Conference Center Is High-Tech With Traditional Touch

By KEN BAUMEL For the Pike County Dispatch, Inc.

(Photo By Ken Baumel) The Pike County Chamber of Commerce (PCC) celebrated a ribbon-cutting dedication of the Fauchere Meeting Facility Powered By Convene last week at the Emerson House on Broad Street in Milford Borough. From the left were PCC directors Jack Boyle and DeWayne Haygood, PCC Vice President Simone Palmer, Pike County Commissioner/PCC Director Matt Osterberg, PCC Arlene Quirk, Hotel Fauchere Maitre d’Hotel Xavier Morales, Hotel Fauchere Chief Operating Office Sean Durden, PCC Office Manager Lee Ann Camarero, Hotel Fauchere/Meeting Facility owner Sean Strub, PCC Honorary Director/facility renovator Ed Nikles, PCC Treasurer Jody Welsh, Kelly Gaughan and PCC Honorary Director Beth Nikles.

MILFORD — In Milford Borough, Hotel Fauchere owner Sean Strub and the Pike County Chamber of Commerce celebrated a business card-exchange/networking event capped by a ribbon-cutting dedication of Strub’s state-of-the-art boutique-conference center.

The events were held at the center, located on the second floor of the Emerson House, next to the Hotel Fauchere on Broad and East Catharine Street. Strub said, “The center is unique in this area. No one else is doing an intimate and upscale corporate meeting center. We brand it as the Fauchere Meeting Facility Powered by Convene.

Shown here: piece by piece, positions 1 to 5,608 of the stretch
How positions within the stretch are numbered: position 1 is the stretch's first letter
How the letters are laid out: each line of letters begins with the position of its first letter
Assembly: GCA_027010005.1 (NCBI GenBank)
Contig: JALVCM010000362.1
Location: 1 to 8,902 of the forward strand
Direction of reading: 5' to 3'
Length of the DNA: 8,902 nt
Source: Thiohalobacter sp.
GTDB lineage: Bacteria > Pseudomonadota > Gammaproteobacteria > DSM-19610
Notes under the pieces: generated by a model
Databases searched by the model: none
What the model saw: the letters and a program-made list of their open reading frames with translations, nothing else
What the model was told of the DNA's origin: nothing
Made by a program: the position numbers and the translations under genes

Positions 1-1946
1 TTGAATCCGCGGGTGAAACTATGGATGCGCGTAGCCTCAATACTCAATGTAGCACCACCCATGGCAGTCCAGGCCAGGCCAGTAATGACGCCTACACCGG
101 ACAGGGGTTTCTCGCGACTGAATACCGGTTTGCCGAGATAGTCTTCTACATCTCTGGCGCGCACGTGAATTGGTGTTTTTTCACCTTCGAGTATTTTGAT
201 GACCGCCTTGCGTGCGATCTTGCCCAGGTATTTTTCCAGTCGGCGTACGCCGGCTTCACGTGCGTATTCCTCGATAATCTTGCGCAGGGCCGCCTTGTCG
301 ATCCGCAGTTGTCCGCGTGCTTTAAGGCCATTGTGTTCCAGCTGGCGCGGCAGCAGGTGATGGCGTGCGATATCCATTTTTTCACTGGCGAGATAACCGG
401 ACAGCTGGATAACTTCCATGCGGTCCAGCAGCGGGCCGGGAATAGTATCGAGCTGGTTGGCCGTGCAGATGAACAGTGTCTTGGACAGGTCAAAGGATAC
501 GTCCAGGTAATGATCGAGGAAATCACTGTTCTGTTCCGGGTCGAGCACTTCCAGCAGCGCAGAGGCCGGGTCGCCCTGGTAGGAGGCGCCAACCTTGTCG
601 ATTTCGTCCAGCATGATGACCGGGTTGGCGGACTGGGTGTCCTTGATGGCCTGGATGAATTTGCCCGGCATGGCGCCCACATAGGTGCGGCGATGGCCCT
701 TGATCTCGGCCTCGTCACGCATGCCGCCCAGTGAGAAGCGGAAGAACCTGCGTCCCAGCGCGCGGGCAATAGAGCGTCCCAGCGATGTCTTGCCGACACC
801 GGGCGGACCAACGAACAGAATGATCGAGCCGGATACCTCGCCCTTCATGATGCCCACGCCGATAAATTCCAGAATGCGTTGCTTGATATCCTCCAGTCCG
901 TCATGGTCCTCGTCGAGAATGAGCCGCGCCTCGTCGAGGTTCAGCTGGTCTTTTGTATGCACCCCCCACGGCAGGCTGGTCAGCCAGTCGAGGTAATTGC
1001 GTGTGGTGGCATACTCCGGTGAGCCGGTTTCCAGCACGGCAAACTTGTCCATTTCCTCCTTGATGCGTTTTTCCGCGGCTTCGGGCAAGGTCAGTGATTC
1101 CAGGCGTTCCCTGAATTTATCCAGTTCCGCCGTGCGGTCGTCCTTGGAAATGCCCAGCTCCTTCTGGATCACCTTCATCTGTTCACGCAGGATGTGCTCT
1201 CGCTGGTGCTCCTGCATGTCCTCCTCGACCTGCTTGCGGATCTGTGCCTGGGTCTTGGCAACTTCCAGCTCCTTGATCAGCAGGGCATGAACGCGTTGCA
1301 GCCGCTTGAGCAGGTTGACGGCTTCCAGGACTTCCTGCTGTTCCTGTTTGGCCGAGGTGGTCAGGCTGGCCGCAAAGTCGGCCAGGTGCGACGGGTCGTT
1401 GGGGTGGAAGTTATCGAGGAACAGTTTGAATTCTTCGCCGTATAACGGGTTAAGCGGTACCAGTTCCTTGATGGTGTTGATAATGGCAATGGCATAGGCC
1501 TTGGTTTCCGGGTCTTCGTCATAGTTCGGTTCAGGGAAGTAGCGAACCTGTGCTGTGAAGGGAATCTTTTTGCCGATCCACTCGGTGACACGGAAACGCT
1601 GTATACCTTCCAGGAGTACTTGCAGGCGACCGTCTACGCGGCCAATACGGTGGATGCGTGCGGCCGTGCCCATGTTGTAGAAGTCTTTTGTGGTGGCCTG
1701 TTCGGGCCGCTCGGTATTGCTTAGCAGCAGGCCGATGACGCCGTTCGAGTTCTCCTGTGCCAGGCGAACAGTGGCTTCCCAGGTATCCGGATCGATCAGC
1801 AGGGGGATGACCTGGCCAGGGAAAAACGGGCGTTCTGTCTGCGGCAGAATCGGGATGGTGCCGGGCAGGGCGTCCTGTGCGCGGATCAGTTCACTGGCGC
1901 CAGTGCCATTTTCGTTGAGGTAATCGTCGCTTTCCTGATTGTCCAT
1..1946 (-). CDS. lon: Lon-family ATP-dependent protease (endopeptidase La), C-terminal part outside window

“Convene is a global company. As our partners, they would drive clients to our facility. Our midweek business was slow, so we decided to attract new business through this center.

“We already had some corporate clients, such as lawyers and pharmaceutical companies. The center allows us to expand our existing client base.” Strub said that his facility is now part of Convene’s global network (which now includes Milford). Convene is pushing the envelope of conference technology.

The company’s Milford presence is part of an expanding network that will include centers in Asia and Europe. Food, ambiance, and technological support are Convene’s calling card, and Strub’s center is totally wired for the most demanding teleconferencing needs.

Each training facility room in Convene’s network is outfitted with a technology services package that covers potential audiovisual applications and teleconferencing.

(Contributed photos) Hotel Fauchere owner Sean Strub celebrated a Pike County Chamber of Commerce ribbon cutting of his Fauchere Meeting Facility Powered by Convene, a state-of-the-art boutique meeting/convention/ conference center renovated by Ed Nikles Custom Builder. The center is located upstairs from the Patisserie, in the historic Emerson House, located on Broad Street in Milford Borough. Above is the conference boardroom.

Convene provides complementary pre-booking advisory to facilitate the integration of technology uses, conference plans, and budget planning.

All Convene facilities and partners, such as the Fauchere venue, have on-site event-catering services that enable clients to be more productive, allow them to stay longer hours at the event, and eliminate the need for additional catering. Strub said that virtually all food at his center follows farm-to-table principles.

Strub said, “The business is a boutique because the conference center is intimate. We are gearing the center for small corporate and business meetings, accommodating up to 35 corporate or business people who want a high-end meeting venue, but even non-business people could enjoy the facility for holiday parties.”